A 5-mL whole blood sample is collected from the peripheral circulation of a healthy volunteer. The blood is collected in a 15 ml polypropylene tube containing an anticoagulant.

SGHPL-4 cells are then added to the blood sample at a known nominal value by serial dilution of the dispersed stock. At every step in the series, and in the final seeded blood sample, the tube is gently mixed for cell dispersal.

4. Immunofluorescence Detection of SGHPL4 Cells Isolated on Membrane

    • The blood sample prepared as described in point 3 is processed following instructions for fetal cells isolation described in the Protocol for fetal cells isolation. At the end of the process, the membrane are removed of the apparatus and treated by 1 mL Paraformaldehyde 4% for 10 minutes and then washed 4 times with 1 mL of PBS1X.
    • All the following steps are executed at Room Temperature
    • Add 1 ml of PBS1X, Triton 0.1% onto membrane (side up) for 10 min.
    • Wash the membrane with 1 ml of PBS1X for 0 min.
    • Treat the membrane with 1 ml of a solution composed of PBS1X, Gelatin 0.25% for 30 min.
    • Incubate one hour the membrane with 100 microliter of a solution composed of: PBS1X, Gelatin 0.12% with the anti-SV40 largeT, small t antigen monoclonal antibody (BD Pharmingen, cat no 554150) at a 1:200 dilution.
    • Wash 3 times the membrane with 1 ml of PBS1X, 5 minutes each.
    • Incubate 1 hour the membrane with 100 microliter of a solution composed of PBS1X, Gelatine 0.12% with the secondary fluorescent antibody (Goat anti-mouse CY3, Jackson) at a dilution comprised between 1:50 to 1:200.
    • Wash 3 times the membrane with 1 ml of PBS1X, 5 min. each.
    • Add 50 mL of a anti fade solution (VectaShield, Vector Laboratories Inc.) with the fluorescent stain DAPI (4′,6-diamidino-2-phenylindole, SIGMA) and cover the membrane with a appropriate slip (22 mm×32 mm).
5. Results

In this experiment, blinded samples were seeded with 5 to 50 SGHPL4 cells per ml of blood. The membranes were treated for immune fluorescence cell detection using a specific antibody directed against an antigen expressed by SGHPL-4 cells and not expressed in leukocyte. In the described example, a mouse anti-SV40 Large T, small t Antigen monoclonal antibody was used. At the end of the protocol, analysis by immunofluorescent detection showed that over 80% of seeded cells in each sample were recovered.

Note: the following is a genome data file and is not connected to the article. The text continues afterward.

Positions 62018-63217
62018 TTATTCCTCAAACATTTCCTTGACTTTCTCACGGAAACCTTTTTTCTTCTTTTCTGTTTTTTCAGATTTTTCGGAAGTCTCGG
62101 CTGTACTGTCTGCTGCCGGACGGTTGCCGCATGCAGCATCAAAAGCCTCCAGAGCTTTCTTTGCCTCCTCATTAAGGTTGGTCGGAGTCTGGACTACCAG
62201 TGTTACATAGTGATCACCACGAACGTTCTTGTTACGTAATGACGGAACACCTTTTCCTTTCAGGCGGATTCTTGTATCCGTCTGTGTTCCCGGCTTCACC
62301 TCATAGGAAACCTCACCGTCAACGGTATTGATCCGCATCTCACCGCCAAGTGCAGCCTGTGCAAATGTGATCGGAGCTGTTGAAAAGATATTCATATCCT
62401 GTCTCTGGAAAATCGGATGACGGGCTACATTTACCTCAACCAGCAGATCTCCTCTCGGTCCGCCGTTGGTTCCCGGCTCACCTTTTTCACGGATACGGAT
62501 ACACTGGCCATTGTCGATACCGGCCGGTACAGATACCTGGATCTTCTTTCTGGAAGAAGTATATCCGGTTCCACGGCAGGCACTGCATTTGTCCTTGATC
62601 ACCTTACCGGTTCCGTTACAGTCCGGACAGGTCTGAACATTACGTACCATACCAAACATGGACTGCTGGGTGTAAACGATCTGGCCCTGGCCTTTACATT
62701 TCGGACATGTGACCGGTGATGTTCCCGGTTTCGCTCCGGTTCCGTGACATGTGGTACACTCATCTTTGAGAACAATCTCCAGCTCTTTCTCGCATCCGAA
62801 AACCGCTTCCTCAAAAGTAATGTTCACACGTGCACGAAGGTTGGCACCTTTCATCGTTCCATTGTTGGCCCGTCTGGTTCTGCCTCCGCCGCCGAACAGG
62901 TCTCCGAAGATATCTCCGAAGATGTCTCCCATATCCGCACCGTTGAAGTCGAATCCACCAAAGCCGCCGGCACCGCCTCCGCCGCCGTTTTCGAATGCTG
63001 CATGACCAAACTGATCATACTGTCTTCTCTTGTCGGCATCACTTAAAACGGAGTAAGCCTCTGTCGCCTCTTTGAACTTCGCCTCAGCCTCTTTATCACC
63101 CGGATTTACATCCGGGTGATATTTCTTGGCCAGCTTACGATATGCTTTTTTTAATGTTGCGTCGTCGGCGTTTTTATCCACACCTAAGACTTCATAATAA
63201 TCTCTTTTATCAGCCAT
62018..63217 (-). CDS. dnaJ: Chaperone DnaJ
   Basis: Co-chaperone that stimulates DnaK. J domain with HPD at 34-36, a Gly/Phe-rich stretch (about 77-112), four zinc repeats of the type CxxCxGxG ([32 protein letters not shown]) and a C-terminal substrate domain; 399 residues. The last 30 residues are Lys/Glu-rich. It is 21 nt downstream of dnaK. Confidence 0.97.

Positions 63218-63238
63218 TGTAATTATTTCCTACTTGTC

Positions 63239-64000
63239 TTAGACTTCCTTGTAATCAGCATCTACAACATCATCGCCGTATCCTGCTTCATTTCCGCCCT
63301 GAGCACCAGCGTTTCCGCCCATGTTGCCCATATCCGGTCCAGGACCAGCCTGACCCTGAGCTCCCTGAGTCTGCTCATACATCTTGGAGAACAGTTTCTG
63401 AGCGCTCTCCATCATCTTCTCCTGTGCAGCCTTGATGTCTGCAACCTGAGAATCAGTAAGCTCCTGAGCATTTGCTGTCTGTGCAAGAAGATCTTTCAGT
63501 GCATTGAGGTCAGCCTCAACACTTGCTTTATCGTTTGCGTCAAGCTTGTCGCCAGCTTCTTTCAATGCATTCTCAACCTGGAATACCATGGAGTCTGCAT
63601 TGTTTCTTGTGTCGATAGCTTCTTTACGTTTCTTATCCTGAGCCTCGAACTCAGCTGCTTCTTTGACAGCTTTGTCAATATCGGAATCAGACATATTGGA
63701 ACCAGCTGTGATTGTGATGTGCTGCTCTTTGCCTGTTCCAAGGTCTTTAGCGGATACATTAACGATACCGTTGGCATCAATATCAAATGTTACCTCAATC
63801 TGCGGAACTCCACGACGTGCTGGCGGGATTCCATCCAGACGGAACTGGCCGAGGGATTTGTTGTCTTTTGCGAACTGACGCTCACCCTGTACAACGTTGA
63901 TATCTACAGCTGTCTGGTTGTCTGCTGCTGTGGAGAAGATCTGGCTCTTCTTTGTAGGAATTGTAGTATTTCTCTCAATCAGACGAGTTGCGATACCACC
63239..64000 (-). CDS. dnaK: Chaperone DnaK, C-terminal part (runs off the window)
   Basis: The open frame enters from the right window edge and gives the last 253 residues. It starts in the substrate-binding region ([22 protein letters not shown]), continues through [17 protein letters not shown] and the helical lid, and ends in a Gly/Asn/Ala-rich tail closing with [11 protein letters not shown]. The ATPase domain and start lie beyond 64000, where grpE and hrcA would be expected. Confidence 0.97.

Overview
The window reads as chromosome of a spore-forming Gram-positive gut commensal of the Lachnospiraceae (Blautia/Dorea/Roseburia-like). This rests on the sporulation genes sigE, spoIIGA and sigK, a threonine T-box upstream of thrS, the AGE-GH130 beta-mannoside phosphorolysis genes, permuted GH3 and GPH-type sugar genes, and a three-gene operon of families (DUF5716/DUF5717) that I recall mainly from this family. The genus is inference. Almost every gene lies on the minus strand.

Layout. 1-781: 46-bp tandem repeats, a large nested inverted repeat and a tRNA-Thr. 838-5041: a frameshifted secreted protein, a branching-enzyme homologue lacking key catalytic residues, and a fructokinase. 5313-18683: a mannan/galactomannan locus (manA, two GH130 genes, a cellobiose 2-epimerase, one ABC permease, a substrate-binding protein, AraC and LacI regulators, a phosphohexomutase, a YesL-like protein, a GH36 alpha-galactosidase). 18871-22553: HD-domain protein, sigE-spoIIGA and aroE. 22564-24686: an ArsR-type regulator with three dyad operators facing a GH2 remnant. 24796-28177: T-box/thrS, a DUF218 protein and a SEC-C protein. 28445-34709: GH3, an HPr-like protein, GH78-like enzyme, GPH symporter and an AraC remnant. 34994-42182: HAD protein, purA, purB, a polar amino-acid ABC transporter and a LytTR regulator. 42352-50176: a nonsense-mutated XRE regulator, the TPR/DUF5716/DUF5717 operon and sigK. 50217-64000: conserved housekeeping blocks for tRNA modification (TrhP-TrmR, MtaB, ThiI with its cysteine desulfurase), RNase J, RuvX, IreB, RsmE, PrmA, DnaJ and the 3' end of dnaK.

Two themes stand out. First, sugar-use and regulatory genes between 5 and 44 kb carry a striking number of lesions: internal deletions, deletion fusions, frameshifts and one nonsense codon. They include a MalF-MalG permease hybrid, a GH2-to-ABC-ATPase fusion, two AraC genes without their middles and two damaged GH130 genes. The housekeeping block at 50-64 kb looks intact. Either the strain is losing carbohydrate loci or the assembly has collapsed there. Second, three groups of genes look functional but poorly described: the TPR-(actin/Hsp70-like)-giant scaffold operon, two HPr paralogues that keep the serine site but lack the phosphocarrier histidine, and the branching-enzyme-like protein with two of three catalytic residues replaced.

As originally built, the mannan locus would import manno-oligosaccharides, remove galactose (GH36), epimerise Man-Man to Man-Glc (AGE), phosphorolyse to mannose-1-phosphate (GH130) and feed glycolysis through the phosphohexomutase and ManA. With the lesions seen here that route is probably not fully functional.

The following table shows the number of the different cells type isolated on the membrane. The cells were counted by observation on fluorescent microscope using appropriate filters. The number of all nucleated cells was counted with filter for DAPI staining, and SGHPL-4 cells were counted with filter for CY3 staining.

Total Number of
Number of nucleated Cells On Number of
SGHPL4 per the membrane: SGHPL4 cells on Recovery
mL of blood Leukocyte and the membrane Yield of
in a 5 SGHPL-4 (observed (observed by SGHPL-4
mL sample by DAPI staining) CY3 staining) cells
50 550 to 700 150 to 200 >80%
5 +/− 2 400 to 500 20 to 35 50 to 100%

The enrichment of the fetal cells like isolation was calculated. The total number of leukocytes per mL of circulating blood is comprised between 4 to 10 millions. The enrichment of the fetal cells like by the process of the invention is superior to 105, as this can be seen in the following table

Number of Theoretical Experimental
SGHPL4 per Ratio of Ratio of Enrich-
ml in a SGHPL4/leukocytes SGHPL4/leukocytes ment of
5 ml sample before the Process after the Process SGHPL4
5 1 out of 2 × 106 1 out of 20 >105
(0.00005%) (5%)

6. FISH Analysis on SGHPL-4 Cells Isolated on Membranes

For this analysis, blood samples are collected from peripheral circulation of women healthy volunteer. Blinded samples were seeded with 100 SGHPL4 cells per ml. The SGIPL4 cells are XY, the leukocytes from women healthy volunteer are XX.

The blood sample prepared as described in point 3 is processed following instructions for fetal cells isolation described in the Protocol for fetal cells isolation. At the end of fetal cells isolation process, membranes are removed from the apparatus and treated by 1 mL Paraformaldehyde 4% for 10 minutes and then washed four times with 1 mL of PBS1X.